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Investor's Business Daily
The Beast Lobby
October 15, 2003
Environmentalism: As it's done in the past, the military has surrendered to animal welfarists, this time agreeing to limit the Navy's use of a new sonar system.
The Navy says its new low-frequency active sonar, called the Surveillance Towed Array Sensor System, is vital to national security. As submarines become quieter, the Navy needs it because its ability to detect them with old technology has become more difficult. And when the Navy can't "see" its enemy, that enemy has a greater chance to carry out lethal strikes.
The new system promises better vision. It lets the Navy detect quiet submarines and to do it while the enemy is at distances too far out to be a threat to the Navy's surface ships.
The enemy the Navy could see, though, is the one that got off the kill shot. Eco-activists, claiming that the new sonar harms marine life, have pressured the Navy, with the help of U.S. Magistrate Elizabeth Laporte, into agreeing to limit the use of the system. In a settlement reached last week, but not yet approved by Laporte, the Navy will test the system only in some areas off of East Asia.
The Navy is free to use the system in times of war. But without adequate testing and training, its effectiveness could be compromised.
That doesn't seem to matter to environmental groups, which believe - or at least claim - that the system hurts marine life. Just how, they're not exactly sure.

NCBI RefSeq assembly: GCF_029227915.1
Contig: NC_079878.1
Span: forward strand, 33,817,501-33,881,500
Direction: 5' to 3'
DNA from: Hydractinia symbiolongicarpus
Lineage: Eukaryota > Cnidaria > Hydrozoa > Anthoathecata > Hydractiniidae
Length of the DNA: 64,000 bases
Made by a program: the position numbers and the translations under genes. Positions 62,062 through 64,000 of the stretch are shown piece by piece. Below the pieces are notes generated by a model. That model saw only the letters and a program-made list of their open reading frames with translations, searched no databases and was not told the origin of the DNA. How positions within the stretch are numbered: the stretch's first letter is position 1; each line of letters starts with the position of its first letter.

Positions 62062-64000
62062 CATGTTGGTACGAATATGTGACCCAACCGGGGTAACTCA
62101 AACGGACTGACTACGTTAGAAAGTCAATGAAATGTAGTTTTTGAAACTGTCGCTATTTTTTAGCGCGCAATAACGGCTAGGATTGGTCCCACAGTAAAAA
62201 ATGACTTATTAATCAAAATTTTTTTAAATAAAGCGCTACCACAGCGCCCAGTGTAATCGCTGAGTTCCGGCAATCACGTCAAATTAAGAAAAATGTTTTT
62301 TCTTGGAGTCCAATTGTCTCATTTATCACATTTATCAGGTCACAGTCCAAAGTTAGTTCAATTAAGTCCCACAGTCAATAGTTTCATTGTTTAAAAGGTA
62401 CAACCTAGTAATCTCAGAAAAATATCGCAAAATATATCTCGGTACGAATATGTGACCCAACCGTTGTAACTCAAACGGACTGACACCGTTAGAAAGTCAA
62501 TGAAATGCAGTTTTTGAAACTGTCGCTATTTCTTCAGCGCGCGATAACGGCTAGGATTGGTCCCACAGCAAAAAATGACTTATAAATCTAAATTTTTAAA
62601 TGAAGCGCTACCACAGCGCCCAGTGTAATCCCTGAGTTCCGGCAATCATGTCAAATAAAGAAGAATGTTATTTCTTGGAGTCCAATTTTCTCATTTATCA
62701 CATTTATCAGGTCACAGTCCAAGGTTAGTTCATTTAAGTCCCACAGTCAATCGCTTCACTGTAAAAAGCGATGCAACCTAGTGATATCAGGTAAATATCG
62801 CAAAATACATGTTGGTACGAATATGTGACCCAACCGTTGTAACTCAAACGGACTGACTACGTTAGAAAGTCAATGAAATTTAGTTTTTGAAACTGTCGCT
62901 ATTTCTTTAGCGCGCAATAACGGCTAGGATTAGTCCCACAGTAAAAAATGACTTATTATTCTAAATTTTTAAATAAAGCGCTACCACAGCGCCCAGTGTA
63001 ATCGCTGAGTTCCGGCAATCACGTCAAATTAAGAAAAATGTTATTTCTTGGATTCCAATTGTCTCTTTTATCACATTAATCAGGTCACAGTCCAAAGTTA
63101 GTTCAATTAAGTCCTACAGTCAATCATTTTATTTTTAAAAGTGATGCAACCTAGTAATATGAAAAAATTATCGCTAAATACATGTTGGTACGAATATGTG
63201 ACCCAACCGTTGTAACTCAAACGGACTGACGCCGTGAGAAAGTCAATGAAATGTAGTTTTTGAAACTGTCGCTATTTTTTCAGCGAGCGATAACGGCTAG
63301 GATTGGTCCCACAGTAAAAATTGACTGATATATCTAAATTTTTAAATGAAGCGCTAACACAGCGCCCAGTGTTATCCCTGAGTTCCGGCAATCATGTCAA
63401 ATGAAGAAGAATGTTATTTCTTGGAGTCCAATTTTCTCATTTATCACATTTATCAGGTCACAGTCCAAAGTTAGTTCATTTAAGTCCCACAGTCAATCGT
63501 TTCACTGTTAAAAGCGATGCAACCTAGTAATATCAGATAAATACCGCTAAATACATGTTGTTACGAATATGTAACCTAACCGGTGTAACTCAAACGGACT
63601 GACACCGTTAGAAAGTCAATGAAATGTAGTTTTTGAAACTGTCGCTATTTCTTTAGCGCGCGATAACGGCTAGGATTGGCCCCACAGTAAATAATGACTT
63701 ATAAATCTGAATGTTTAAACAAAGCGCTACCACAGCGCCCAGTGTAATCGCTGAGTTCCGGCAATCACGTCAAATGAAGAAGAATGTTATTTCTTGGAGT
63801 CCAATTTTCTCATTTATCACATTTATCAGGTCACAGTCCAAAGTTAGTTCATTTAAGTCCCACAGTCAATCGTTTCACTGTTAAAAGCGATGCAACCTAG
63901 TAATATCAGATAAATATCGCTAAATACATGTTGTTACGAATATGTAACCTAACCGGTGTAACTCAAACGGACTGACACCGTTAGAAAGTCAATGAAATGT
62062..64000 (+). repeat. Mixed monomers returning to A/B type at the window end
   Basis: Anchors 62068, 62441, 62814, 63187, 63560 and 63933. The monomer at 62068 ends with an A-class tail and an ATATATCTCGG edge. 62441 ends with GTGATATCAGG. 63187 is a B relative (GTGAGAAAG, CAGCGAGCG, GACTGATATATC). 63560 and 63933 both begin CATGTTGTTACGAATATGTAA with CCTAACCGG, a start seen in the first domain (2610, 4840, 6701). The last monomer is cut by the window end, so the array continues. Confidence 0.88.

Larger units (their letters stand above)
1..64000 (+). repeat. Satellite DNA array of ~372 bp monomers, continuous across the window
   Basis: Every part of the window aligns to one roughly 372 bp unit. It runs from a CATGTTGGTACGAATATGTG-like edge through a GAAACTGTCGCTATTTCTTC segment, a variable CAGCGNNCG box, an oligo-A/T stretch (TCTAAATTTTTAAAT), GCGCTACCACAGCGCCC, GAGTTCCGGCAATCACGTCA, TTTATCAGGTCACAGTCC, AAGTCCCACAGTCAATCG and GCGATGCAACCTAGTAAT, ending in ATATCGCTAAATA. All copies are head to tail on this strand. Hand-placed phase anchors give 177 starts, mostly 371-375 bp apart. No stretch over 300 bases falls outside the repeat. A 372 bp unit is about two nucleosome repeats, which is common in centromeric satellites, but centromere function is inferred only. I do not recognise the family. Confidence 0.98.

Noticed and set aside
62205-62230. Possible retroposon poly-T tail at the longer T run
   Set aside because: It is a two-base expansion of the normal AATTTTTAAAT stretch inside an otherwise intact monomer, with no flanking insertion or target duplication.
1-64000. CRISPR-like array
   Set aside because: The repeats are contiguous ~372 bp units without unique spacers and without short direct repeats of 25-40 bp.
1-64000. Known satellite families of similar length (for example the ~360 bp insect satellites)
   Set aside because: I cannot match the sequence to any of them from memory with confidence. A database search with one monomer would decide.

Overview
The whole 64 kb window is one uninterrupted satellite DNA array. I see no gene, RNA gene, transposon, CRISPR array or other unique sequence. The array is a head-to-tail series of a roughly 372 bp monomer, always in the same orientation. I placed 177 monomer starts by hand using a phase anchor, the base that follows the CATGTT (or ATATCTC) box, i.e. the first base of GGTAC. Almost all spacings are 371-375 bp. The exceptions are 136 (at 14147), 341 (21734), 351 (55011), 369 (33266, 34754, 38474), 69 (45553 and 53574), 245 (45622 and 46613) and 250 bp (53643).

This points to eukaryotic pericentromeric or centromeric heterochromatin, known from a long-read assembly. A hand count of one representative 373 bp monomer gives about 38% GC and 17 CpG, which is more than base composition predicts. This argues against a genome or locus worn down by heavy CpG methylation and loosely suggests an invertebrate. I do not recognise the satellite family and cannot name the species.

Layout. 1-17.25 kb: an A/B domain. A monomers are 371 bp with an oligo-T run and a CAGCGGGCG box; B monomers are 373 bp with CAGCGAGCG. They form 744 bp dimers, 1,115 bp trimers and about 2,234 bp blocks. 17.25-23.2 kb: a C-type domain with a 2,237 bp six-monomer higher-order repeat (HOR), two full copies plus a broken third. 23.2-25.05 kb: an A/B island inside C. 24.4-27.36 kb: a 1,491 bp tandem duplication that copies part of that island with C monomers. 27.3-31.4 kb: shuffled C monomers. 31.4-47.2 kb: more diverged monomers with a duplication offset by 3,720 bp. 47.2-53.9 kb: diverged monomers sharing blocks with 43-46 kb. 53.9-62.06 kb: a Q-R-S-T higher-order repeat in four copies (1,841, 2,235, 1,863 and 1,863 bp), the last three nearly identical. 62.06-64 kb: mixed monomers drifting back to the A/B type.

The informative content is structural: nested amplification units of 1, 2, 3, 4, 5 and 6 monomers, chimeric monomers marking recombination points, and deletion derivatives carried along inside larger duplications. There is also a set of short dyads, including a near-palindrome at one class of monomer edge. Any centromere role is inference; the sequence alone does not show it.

Maybe the low-frequency sonar waves disorient whales and dolphins, causing them to surface too quickly and die from the bends, a condition brought on by nitrogen bubbles that form in the blood during rapid decompression.
Or the sonar waves actually excite compressed nitrogen in tissues and turn it into gas that expands and kills the animals.
Research conducted by independent marine biologists found that risk of injury is confined to small areas near the vessels that emit the sonar. Yet the military caved in. And it wasn't the first time.
At Camp Pendleton in Southern California, Marines training for amphibious assaults hit the beach, then board a bus that takes them elsewhere on the base where they finish the assault. They dare not upset the gnatcatcher, a small gray songbird.
Other parts of Camp Pendleton are off-limits because of the presence of the endangered tidewater goby, the microscopic fairy shrimp and rare plants. In Texas, 200,000 acres of training grounds in Fort Hood cannot be used because of the presence of a couple of endangered species.
Then there was the Puerto Rican island of Vieques, where pilots trained by dropping live bombs; it was closed partly because of environmental concerns. It's just part of what seems to have become routine to yield to radical elements rather than counter them by pointing out what is so obviously sensible.